/ Go Activities - Three Peaks Challenge, purely commercial
I spotted in a leaflet from Go Outdoors that they now seem to be acting as an agent for various "treat yourself to an activity" type things - you know, mucking about in a 4x4, laser clay pigeon shooting, paddling down a river. All well and good.
One of the "adventures" on offer is the "3 Peaks Challenge" - yes that one. I was surprised to see anyone offering it as a purely commercial venture given that even charity fundraisers come in for some flak. I left some courteous comments on their website, mostly linking to Jill Hudson's little piece she wrote for the BMC
Feel free to back me up (or indeed offer alternative views!)
where it is offered as "3 Peaks Challenge", "Open 3 Peaks Challenge" and "National 3 Peaks Challenge". I think the first two are with the same operator. The third even has the gall to mention that a lot of people at least do it for charity!
Given that the overall goactivities thing also offers up the Yorkshire 3 Peaks (much cheaper too!), I'm perplexed.
You're simply paying for the logistics of doing the challenge. You could turn your thinking on its head and see that small groups may well chose to join this rather than organising it themselves which potentially could reduce the overall number of vehicles and the volume of groups?
I looked into doing it with a friend last year but the logistics and cost of simply staging it ourselves was prohibitive. Had we known about something like this then we might have gone ahead after all.
I understand the problems that the 3PC brings with it but that doesn't mean that people shoud stop altogether, more to become more aware and minimise the potential impact.
Or GO are commercialising the mountains just the same as every outdoor centre or professional guide already are?
You make good points, thank you - I did say I'd welcome alternative views and that I was perplexed rather than vexed.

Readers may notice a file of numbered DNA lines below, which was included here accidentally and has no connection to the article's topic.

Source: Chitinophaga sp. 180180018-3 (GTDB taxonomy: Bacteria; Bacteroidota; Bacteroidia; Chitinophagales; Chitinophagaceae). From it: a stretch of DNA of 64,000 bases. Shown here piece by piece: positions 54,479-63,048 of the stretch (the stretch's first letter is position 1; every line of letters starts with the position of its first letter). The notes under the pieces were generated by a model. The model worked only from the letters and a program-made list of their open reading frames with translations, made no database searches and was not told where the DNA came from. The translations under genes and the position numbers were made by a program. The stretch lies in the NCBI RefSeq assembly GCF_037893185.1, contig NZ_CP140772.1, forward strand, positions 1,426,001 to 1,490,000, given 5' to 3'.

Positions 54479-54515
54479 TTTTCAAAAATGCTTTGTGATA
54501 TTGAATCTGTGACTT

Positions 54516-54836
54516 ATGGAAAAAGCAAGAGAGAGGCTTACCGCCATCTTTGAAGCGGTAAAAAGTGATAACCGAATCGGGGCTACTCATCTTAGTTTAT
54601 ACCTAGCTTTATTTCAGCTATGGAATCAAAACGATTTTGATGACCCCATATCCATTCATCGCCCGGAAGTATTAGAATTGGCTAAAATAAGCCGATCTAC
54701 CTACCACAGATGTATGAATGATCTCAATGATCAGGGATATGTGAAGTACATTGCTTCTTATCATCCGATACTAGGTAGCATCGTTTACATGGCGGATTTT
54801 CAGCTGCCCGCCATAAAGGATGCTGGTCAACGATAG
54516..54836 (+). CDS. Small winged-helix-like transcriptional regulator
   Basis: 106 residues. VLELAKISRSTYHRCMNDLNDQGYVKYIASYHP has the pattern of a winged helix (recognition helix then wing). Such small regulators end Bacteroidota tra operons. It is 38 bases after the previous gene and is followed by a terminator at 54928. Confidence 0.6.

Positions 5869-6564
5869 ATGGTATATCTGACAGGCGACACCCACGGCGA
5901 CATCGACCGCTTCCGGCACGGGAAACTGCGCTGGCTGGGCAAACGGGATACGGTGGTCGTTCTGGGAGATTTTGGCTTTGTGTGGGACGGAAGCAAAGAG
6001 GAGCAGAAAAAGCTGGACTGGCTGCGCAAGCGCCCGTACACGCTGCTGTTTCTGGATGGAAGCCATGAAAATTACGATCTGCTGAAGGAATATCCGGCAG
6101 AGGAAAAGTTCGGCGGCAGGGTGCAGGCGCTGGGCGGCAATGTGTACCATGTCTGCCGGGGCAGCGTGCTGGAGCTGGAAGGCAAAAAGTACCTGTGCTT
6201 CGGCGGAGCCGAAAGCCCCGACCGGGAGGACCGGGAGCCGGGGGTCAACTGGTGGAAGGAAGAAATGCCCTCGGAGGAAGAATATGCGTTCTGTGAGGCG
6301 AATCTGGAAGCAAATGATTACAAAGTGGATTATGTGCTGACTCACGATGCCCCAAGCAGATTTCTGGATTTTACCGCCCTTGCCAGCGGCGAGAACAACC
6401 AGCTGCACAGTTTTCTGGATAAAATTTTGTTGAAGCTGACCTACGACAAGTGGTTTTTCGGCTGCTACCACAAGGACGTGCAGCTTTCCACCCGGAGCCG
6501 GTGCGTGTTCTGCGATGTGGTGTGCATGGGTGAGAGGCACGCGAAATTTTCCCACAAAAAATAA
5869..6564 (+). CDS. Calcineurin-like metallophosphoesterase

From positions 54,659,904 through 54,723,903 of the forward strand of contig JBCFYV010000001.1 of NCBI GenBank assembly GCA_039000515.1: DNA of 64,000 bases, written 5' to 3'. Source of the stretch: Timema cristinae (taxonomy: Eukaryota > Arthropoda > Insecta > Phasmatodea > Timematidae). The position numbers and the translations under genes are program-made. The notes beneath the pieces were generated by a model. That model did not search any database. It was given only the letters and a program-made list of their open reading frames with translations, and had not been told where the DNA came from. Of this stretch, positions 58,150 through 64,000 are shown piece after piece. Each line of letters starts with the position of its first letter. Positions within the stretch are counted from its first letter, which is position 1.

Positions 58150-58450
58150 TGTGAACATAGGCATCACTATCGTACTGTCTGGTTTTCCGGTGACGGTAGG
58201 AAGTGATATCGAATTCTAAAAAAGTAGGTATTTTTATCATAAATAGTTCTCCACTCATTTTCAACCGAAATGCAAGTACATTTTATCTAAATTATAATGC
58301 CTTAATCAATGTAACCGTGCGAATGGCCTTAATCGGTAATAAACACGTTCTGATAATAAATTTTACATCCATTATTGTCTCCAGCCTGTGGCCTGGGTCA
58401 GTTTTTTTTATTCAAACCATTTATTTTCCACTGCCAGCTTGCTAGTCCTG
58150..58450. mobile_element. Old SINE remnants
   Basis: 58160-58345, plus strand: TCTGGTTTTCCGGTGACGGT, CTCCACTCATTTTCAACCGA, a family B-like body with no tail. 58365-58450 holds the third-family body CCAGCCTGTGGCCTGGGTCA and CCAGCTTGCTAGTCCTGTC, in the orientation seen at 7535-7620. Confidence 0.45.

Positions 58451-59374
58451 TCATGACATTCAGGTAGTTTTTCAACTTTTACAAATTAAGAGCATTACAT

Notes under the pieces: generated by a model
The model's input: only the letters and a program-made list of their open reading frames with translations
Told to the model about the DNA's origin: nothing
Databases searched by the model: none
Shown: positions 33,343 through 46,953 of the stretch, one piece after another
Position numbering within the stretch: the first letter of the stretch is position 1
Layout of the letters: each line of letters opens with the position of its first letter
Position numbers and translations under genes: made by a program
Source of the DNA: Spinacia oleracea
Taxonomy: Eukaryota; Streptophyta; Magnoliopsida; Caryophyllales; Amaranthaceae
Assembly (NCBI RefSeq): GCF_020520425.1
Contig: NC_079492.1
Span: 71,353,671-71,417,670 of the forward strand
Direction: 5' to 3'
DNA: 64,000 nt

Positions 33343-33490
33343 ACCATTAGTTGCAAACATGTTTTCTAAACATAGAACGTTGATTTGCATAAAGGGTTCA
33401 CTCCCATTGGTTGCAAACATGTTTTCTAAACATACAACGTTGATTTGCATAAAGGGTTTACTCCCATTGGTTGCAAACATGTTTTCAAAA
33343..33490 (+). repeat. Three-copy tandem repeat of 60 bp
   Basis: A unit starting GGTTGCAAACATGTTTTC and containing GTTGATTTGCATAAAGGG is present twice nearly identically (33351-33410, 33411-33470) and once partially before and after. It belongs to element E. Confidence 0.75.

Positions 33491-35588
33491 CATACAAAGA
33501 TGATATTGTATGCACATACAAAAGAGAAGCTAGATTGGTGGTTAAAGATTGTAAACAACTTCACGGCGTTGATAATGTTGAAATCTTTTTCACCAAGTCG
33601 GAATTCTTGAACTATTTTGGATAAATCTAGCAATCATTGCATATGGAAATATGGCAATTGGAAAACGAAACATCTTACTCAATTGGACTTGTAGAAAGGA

Aside from the impact issues, I think it's just an unsatisfying challenge. I am guilty of having done it myself, as driver of a yellow uni minibus and not even for charity, so that's as bad as it gets really (I was unaware of the sensitive issues at the time). I didn't end up thinking "wow, I've done a good satisfying challenge", it was more "wow I am glad we didn't crash the minibus"
FWIW I also didn't put a finger-wagging rant there - I just linked to the BMC article and made a comment similar to my previous one here (minus the "uni group / yellow minibus, 'glad we didn't crash'" aspect
It's not about my "approval", but yes I'd say the 24 hour aspect irks me - I know from experience that this makes it more of a driving-when-tired challenge than anything else. Maybe this goactivities thing is a GOOD thing in that respect, if there is organised driving arranged by the operators to run safely in shifts.
Environmental impact of driving so far (all the way to Fort William for a few hours walk)
Risk of accidents increased due to tired/dark
SO for me, it's definitely the 24 hour aspect that does not sit comfortably.
The market is there, why shouldnt a commercial company try to get their slice of the cake. This time of year the Capel Curig pubs are full of proud "3 Peakers" and "14 Peakers" finishing their challenge. WHo knows maybe some will return,get the bug and enjoy our mountains responsibly.
Im not defending the 3 Peaks,for reasons well documented elsewhere I find it pretty pointless, stupid and environmentally unsound.
But private company,niche in market, recession, good luck to them I say as long as they operate in as low impact a way as possible.
I think Jill Hudson makes a valid point in that the "real" Three Peaks Challenge should be done by sailing boat and on foot with no use of vehicles.
That is a real challenge - the only one I would be prepared to recognise as an achievement worthy of sponsorship for charity. As she very ably points out using vehicles and heavy footfall causes more damage than good.
Come on, it is a fair point. The 3 peaks is a pretty artificial challenge given the amount of driving involved. It also results in all sorts of problems due to the large numbers concentrated on one or two routes at the same time. Last June I was really shocked at the numbers on Ben Nevis (which given the track could just about cope - I doubt Sca Fell Pike is quite as robust.)